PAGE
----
New data out today should answer the burning question in health policy (or at least those of us who follow mental health) – did the NHS meet the Improving Access to Psychological Therapies (IAPT) target?

Psychological or ‘talking’ therapies are recommended by NICE for treatment of anxiety disorders and depression (among other things). The IAPT programme has been an attempt to improve the numbers of people able to receive these treatments and show the benefit they gain.

The IAPT target was twofold: to treat 15% of the estimated 6.1m people with anxiety and/or depression each year by March 2015, and to achieve a recovery rate of at least 50% for those that complete treatment.

Quarterly data with official confirmation of performance against the target should be published in a few weeks – but January–March 2015 monthly data is now live. And across the quarter the vital statistics were:

  • An annualised access rate of 15.6%: meeting the 15% target, through what I expect was a herculean last minute effort to get the numbers up; access exceeded 17% in March. A fantastic achievement, and a credit to IAPT services up and down the country.

  • A recovery rate of 45.4%: missing the target, and continuing a plateau in recovery rates starting in 2011. 

IAPT referrals data

So both a success and a failure; success in getting people in through the door, but a failure in managing to push quality high enough to increase the national recovery rate over 50%. This reflects the fact that quality is harder to improve than activity.

The figures mask huge variation: I counted 20 CCGs with recovery rates of at least 60%, while 14 CCGs had the dubious honour of less than 30% of people completing treatment recovering. 

Reflecting on how far IAPT has come – almost doubling the number of people entering treatment between the beginning of 2011 and 2015 – I am struck by what an achievement it has been. Hitting half a target when the NHS is on the edge of a financial precipice, the entire system is reorganised half way through your journey, and much of the support infrastructure has been dismantled, is quite a feat.

There will no doubt be conversations as the dust settles, including within the NHS England Mental Health Task Force, as to what happened, whether a target should have been set in the first place, and what should happen next. 

We can’t know what would have happened if there had been no target, but it is clear the target has given impetus and priority to this area which it would not have received otherwise (as previously discussed by me). The fact that the NHS was not far off the recovery target suggests it could have been achieved: meaning lack of delivery, rather than ambition, was the issue. 

What next for IAPT?

There is perhaps a danger that people see it as a ‘job done’, and move onto other issues. 

The current mandate includes an expectation that once hit, the IAPT targets are maintained. 

There is also a new target to achieve by March 2016 that 75% of people referred to the IAPT programme begin treatment within 6 weeks of referral, and 95% begin treatment within 18 weeks of referral. (Incidentally these targets are already being hit: perhaps showing a lack of central ambition for stretching performance aspirations.)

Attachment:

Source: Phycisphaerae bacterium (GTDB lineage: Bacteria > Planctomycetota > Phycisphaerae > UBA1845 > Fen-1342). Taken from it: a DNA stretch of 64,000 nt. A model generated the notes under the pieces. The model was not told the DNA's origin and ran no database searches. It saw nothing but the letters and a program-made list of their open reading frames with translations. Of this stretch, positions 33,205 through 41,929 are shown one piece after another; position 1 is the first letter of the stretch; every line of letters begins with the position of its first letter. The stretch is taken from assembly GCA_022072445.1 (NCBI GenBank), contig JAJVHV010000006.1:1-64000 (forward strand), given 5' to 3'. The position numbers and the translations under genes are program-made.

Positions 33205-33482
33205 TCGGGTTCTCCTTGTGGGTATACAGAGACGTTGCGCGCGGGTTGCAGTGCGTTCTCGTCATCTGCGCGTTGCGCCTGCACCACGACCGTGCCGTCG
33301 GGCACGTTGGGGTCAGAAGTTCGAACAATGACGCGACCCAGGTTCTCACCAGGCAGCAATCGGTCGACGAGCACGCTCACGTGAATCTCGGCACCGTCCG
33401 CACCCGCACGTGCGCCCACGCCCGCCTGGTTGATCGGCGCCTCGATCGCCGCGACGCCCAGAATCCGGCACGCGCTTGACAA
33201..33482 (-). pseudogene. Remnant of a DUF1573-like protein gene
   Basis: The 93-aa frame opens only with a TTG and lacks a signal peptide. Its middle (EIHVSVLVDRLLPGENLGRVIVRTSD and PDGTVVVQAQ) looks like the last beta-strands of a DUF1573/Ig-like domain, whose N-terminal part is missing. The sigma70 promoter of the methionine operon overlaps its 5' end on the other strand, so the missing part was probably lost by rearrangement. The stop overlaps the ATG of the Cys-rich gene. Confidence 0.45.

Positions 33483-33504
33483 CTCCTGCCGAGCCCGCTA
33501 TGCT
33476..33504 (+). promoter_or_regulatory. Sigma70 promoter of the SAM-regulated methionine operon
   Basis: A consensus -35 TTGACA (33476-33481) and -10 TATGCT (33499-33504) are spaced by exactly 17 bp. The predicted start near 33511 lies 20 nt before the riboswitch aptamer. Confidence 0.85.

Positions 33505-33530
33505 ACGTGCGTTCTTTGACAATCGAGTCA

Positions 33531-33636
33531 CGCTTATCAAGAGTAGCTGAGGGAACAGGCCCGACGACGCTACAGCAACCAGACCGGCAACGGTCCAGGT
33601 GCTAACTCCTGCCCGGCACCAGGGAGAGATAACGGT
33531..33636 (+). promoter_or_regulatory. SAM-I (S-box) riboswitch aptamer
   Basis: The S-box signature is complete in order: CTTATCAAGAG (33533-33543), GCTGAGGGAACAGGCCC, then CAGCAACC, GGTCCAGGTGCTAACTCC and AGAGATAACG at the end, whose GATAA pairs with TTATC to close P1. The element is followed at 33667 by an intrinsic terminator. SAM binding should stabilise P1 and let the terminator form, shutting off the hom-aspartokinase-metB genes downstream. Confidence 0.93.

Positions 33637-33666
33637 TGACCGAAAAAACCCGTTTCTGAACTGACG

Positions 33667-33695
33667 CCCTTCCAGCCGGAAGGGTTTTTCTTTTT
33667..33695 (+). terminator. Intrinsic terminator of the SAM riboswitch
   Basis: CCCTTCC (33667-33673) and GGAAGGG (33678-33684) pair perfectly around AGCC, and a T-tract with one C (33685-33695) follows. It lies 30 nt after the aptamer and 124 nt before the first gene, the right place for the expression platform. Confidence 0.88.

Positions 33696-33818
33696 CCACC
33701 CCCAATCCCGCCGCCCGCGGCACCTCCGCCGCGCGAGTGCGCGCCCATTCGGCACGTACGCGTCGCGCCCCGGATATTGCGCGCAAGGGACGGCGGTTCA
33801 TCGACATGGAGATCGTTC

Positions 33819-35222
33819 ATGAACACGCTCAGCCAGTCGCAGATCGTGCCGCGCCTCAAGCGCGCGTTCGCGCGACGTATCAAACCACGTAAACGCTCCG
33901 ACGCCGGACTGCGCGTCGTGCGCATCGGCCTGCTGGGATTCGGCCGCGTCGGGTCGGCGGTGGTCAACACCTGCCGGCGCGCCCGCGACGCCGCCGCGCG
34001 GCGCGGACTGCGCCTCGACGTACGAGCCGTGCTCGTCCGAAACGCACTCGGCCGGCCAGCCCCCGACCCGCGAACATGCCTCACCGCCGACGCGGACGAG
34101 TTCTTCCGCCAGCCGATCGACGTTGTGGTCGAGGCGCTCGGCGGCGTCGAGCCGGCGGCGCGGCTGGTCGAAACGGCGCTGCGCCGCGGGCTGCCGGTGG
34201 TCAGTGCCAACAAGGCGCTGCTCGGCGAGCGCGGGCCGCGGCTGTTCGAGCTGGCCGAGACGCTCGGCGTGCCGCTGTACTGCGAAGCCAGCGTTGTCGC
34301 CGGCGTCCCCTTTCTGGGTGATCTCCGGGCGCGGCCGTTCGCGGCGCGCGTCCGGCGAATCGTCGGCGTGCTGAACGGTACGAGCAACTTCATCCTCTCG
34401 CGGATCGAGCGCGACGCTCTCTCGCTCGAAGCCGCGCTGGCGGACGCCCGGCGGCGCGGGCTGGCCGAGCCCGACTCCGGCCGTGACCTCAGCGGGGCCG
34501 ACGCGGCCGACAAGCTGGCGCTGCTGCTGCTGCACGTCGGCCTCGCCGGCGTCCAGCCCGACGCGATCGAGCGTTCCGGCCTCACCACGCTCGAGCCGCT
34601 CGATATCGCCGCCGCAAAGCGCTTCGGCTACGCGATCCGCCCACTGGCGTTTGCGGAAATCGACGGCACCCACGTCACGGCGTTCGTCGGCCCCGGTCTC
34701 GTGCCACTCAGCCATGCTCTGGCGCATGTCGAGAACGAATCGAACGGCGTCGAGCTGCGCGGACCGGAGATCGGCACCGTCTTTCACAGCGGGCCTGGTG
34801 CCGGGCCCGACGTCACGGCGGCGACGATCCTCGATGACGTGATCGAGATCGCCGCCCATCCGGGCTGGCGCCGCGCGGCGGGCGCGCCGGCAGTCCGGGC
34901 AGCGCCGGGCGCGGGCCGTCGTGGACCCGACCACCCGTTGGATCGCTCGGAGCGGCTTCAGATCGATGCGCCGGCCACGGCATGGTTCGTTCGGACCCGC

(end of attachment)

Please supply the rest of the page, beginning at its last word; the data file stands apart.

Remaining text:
The balance of focus between hitting and maintaining performance on the ‘old’ access and recovery targets, and reducing waiting times in the future NHS climate will make a big difference to the type and quality of service people with common mental health problems can expect. Too much focus on waits could mean recovery suffers (as has arguably been the case in the push towards 15%), or provide an incentive to limit access through actions such as closing self-referral routes. The strength of the IAPT targets was the balance of activity (access) with outcomes (recovery) – I hope this balance is kept.  
Access to evidence-based treatment needs addressing across mental health – particularly for children and young people. However, common mental health is still the area where fewest people can access treatment: meaning further development of IAPT needs to be part of the action to address this. 

The route to further improvement of IAPT could take different paths: a locally led movement, national imperatives, support for improvement, or changing the system to favour it (e.g. through pricing structures). 

Whatever the route those thinking about the future will need to address the concurrent challenges of:

  • getting access to therapy treatment for greater numbers of those who would benefit – including children, young people and people with severe mental illness

  • improving quality – including reducing variation between services

  • and embedding psychological support in pathways across health care – so that those with long term conditions and mental health problems all benefit.

This is a heavy list of priorities for a health system struggling with demands on all sides. But, do those of us with mental health problems really deserve anything less?

Felicity Dormon (@FelicityTHF) is a Senior Policy Fellow at the Health Foundation

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